I (Almost) Fell Into a Burnin’ Ring of Fire

Firewalking at the annual Munneswaram Festival in Sri Lanka

So, not to be a jerk or anything, but I’m pretty sure I did something on Sunday that you did not do.

After some sightseeing and shopping, Has, the World Vision staffer who is our guide and handler here, asked if we’d rather shop some more or swing by a Hindu temple to watch a ceremony that was taking place. The latter easily won out.

About an hour after her seemingly harmless question, we found ourselves in the middle of crushing throngs of thousands of people, watching men and boys walk across 1000-degree coals.

Being the only foreigners there, we very much stuck out. And, as a result, we were also afforded special access. Some generous police officer waved us inside the ropes, where we got to sit next to the families of all the men who were walking. At first, that seemed like a great idea. Once the ceremony actually started, it turned a bit crazy. As the crowds rushed in to the center and the police seemed suddenly absent, we held our ground as best we could.

We were at the Munneswaram Temple complex, which dates back 1,000 years. That temple is dedicated to Shiva, one of the three main deities in the Hindu trinity, known as the Transformer or the Destroyer. The temple’s main annual festival, the Munneswaram Festival, lasts for 28 days and includes an evening of firewalking, borrowed from the Timiti Festivals at other Hindu temples in this part of the world.

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The Synergies of Travel

A couple of weeks ago, I mentioned to my friend, Tim, that I was going to Sri Lanka. “Oh,” he exclaimed, “One of my favorite authors is from Sri Lanka. You should read about Michael Ondaatje’s trip back there.” That day, I ordered Running in the Family.

Ondaatje, the Booker Prize-winning author of The English Patient, grew up mainly in Canada, but he has roots in Sri Lanka. In 1978, he traveled to what was then known as Ceylon, to revisit his childhood and his ancestry. Running in the Family, about that trip, was published in 1982.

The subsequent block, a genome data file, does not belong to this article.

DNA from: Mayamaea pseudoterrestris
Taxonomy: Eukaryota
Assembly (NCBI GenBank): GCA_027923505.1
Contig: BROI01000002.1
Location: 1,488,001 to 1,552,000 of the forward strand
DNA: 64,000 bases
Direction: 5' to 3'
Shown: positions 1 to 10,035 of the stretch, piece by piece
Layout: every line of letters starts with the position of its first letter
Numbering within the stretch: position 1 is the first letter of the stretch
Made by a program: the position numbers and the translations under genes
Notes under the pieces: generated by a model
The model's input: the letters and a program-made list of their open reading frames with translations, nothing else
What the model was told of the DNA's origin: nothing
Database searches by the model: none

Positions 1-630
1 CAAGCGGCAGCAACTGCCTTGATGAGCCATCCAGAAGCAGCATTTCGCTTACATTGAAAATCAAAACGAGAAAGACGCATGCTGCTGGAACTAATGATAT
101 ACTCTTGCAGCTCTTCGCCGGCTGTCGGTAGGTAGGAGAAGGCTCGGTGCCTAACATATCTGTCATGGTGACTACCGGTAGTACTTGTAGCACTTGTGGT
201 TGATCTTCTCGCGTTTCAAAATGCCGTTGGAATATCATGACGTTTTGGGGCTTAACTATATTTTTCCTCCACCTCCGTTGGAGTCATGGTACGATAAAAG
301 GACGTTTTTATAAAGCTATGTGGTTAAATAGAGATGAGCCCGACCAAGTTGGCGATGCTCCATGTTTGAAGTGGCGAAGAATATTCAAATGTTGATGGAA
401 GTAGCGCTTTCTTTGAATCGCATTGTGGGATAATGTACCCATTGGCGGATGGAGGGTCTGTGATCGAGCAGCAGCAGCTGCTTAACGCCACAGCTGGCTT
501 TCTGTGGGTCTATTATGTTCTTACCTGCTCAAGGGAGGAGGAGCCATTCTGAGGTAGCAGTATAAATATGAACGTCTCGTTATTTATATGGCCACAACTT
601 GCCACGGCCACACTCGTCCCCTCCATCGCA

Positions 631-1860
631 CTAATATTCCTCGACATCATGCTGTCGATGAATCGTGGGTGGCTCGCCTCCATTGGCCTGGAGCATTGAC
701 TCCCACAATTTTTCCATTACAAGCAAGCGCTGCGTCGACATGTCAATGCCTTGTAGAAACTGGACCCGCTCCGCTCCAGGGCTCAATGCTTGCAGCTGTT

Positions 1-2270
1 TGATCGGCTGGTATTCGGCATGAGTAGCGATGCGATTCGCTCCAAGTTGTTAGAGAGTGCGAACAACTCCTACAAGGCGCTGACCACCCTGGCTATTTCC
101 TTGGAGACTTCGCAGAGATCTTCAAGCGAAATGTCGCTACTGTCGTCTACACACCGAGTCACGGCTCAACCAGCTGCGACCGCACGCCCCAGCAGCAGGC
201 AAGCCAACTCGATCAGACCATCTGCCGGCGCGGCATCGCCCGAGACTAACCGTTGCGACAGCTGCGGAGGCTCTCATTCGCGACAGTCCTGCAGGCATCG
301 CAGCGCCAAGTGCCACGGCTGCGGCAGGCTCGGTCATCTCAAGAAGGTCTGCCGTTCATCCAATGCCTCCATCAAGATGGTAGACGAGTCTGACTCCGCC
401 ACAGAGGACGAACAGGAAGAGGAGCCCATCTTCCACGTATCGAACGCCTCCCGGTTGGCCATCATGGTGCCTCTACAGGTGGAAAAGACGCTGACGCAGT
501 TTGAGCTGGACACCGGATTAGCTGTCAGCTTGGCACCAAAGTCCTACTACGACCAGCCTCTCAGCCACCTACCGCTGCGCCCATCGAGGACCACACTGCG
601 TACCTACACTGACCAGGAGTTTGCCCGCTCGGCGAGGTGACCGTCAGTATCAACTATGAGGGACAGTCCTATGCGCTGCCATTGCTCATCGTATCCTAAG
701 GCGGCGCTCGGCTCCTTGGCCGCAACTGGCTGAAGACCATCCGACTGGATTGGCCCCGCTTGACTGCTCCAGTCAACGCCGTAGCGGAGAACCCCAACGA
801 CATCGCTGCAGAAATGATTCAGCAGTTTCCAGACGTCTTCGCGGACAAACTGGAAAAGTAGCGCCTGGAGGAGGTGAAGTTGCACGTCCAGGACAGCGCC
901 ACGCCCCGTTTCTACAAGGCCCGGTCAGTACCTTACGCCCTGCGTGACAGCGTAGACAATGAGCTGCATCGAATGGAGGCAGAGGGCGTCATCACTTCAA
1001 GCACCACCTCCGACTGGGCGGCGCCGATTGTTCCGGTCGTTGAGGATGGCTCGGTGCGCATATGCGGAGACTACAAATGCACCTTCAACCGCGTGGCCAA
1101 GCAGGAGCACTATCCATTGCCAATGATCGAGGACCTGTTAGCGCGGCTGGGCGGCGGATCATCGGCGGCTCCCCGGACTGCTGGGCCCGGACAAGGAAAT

I began reading it on the flight over here, and I had it under my arm as Shawn Smucker and I walked from our hotel, across the street to the beach. I looked up to notice a man walking on ropes, high above us in the palm trees, pouring a liquid from pots into a pot that he lowered by rope to the ground.

Our very gracious hotelier, Tommy, saw us looking up and explained to us that the man was collecting the sap of the palm flower, which is subsequently fermented and made into a drink called the palm toddy and also further distilled into arrack. He told us that he’d serve us a toddy before lunch and some arrack after dinner.

After that little education, I planted myself on a chair on the beach, and opened Ondaatje’s book, wherein, after a few pages, I came across the poem, “High Flowers,” which reads, in part,

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Welcome to Sri Lanka

These young dudes welcomed us to Sri Lanka today.

It’s been a long day of travel. I left Minneapolis just after mid-day on Thursday, and arrived at my destination on the west coast of Sri Lanka at the equivalent of 2am on Saturday in Minneapolis (11am here in Sri Lanka). The boys in the photo above gave us a nice welcome during our 2-hour van ride, but that was merely the final leg of a long journey.

From MSP, I flew to JFK, where I met the other members of the World Vision Bloggers Tour. They are, as you might guess, a wonderful and diverse group of people. We’ve already had some great conversations, about which I will post in coming days. From there we flew for 12+ hours in an A380, the largest airplane currently flying. We arrived in Dubai in time to hear the call to evening prayers as we waited in the line in passport control.

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Now THAT’S a Big Plane

In fact, it’s the world’s biggest plane.

I’m sitting at JFK, about to board a flight to Dubai, and then it’s on to Sri Lanka. I’ll be on the ground by Saturday morning, local time. I’ll be posting all next week about what I see and experience. I hope you’ll follow my posts and those of my fellow travelers. You can find us on facebook, and on twitter at #WVbloggers.